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Happy Birthday Charles Gayle

28 February 2009

Free jazz tenor saxophone great CHARLES GAYLE did not make his first recordings until 1988, and therefore hasn’t been in the public eye for all that long compared to other jazzmen. Thus, it’s a mild shock to be reminded that he’s celebrating his 70th birthday today, February 28. But starting in ‘88, Gayle has been spectacularly productive, making 26 albums as a leader. His unrelenting intensity, legendary unwillingness to deviate from his artistic vision even in the face of homelessness, and seemingly inexhaustible reservoir of improvisatory creativeness have made him a much-admired figure, both among fellow avant-gardists and with such sympathetic alternative rock icons as Henry Rollins and Thurston Moore. He had a solid grounding in bebop in his early days, and has revived aspects of that in his music in recent years, but his core style mixes ‘60s “outside” influences – Albert Ayler’s primal melodicism, John Coltrane’s deep spirituality and discursiveness, Frank Wright’s raw power – in a highly personal sound that’s full of subtleties yet utterly visceral.

Here are six of my favorite Gayle albums. Most are imports, out of print, poorly distributed, or combinations of those states, but a look at Amazon shows that they can be found.

The 1992 album Repent (Knitting Factory), his first on a domestic label, brought Gayle to the attention of a wider audience. The 24-minute, edited title track and the uncut 51-minute “Jesus Christ and Scripture” were both captured in concert at the Knitting Factory with his working trio in a period where he played there every Monday night, conveying the excitement Gayle stirred on the downtown New York scene in the late ‘80s. Gayle is an unfettered force of nature, bursting with energy as he free-associates musical ideas to create a restless panoply of sonic textures and motivic cells.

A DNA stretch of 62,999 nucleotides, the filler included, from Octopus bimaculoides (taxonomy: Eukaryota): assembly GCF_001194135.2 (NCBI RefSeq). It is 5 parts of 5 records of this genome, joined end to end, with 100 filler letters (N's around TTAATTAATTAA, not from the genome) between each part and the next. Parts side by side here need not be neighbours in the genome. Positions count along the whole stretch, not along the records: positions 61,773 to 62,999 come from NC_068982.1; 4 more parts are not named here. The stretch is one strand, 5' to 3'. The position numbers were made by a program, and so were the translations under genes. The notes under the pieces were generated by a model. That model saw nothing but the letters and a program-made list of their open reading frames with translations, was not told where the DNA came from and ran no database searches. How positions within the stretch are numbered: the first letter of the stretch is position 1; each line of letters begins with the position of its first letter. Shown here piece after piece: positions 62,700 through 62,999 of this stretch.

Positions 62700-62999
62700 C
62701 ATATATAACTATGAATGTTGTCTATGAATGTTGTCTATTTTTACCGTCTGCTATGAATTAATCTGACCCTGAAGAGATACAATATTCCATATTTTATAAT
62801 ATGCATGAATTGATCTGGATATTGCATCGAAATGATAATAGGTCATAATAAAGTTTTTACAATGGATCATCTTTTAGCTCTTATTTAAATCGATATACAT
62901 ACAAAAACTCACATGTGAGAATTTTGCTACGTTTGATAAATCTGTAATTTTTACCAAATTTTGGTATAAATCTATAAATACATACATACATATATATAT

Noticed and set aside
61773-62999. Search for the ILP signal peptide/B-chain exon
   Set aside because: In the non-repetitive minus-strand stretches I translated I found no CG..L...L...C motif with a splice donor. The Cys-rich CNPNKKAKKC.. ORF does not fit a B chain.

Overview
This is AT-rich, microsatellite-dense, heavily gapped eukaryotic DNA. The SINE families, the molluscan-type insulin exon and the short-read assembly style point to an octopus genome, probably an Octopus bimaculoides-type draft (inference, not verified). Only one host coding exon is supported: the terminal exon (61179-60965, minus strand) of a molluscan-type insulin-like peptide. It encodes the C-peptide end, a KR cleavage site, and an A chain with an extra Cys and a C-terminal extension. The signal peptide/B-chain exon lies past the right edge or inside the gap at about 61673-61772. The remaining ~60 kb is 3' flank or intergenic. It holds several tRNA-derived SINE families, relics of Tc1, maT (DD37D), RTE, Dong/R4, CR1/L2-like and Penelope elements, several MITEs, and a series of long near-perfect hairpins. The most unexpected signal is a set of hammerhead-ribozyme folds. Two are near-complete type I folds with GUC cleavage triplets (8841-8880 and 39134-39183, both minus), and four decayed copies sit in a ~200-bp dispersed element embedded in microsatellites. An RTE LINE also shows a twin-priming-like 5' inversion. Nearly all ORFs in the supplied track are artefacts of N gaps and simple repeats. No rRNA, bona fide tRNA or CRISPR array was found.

Consecration (Black Saint), my favorite Gayle album, is a deeply spiritual disc offering transcendent music-making, with better sound and more focused playing than on Gayle’s many live albums. “Thy Peace” is a subdued yet harrowingly intense showcase for Gayle’s formidable bass clarinet skills. VATTEL CHERRY on bass and WILLIAM PARKER on cello and violin lay out a thick string carpet to support Gayle, while drummer MICHAEL WIMBERLEY proves highly responsive.

Touchin’ on Trane (FMP), recorded a year before Repent but released a year later, teamed Gayle with Parker (bass this time) and Coltrane drummer RASHIED ALI and, as the title indicates, looks back towards a major inspiration a bit more than he usually would. He remains his own man, of course, but the ties to one of his spiritual forefathers make this a special experience—and Ali’s superb polyrhythms certainly spur him on.

Kingdom Come (Knitting Factory), mixing concert and studio tracks, matched Gayle with a very different drummer, SUNNY MURRAY, another ‘60s hero. Murray’s relatively spare technique is surprisingly complementary to Gayle and allows him to explore more moods. This was also the first album Gayle played piano on, and his excitement is palpable. Also well worth looking for is Illuminators (Audible Hiss), from two years later and credited to the Sunny Murray Duo Featuring Charles Gayle.

Shout! (Cleanfeed) is a transitional album, catching him in trio in 2003 as he was in the midst of retooling his style and switching his focus to alto sax (though he only plays tenor and piano here). It is particularly interesting for showing his probing, unfettered approach to standards; here represented by “I Remember You,” “What’s New,” and “I Can’t Get Started.”

Time Zones (Tompkins Square) is Gayle’s first all-originals solo piano album, exhibiting a style much different from his sax playing. Stride players, blues, the flashy runs of Art Tatum, the angularity of Thelonious Monk, and the vehemence of Cecil Taylor are uniquely united.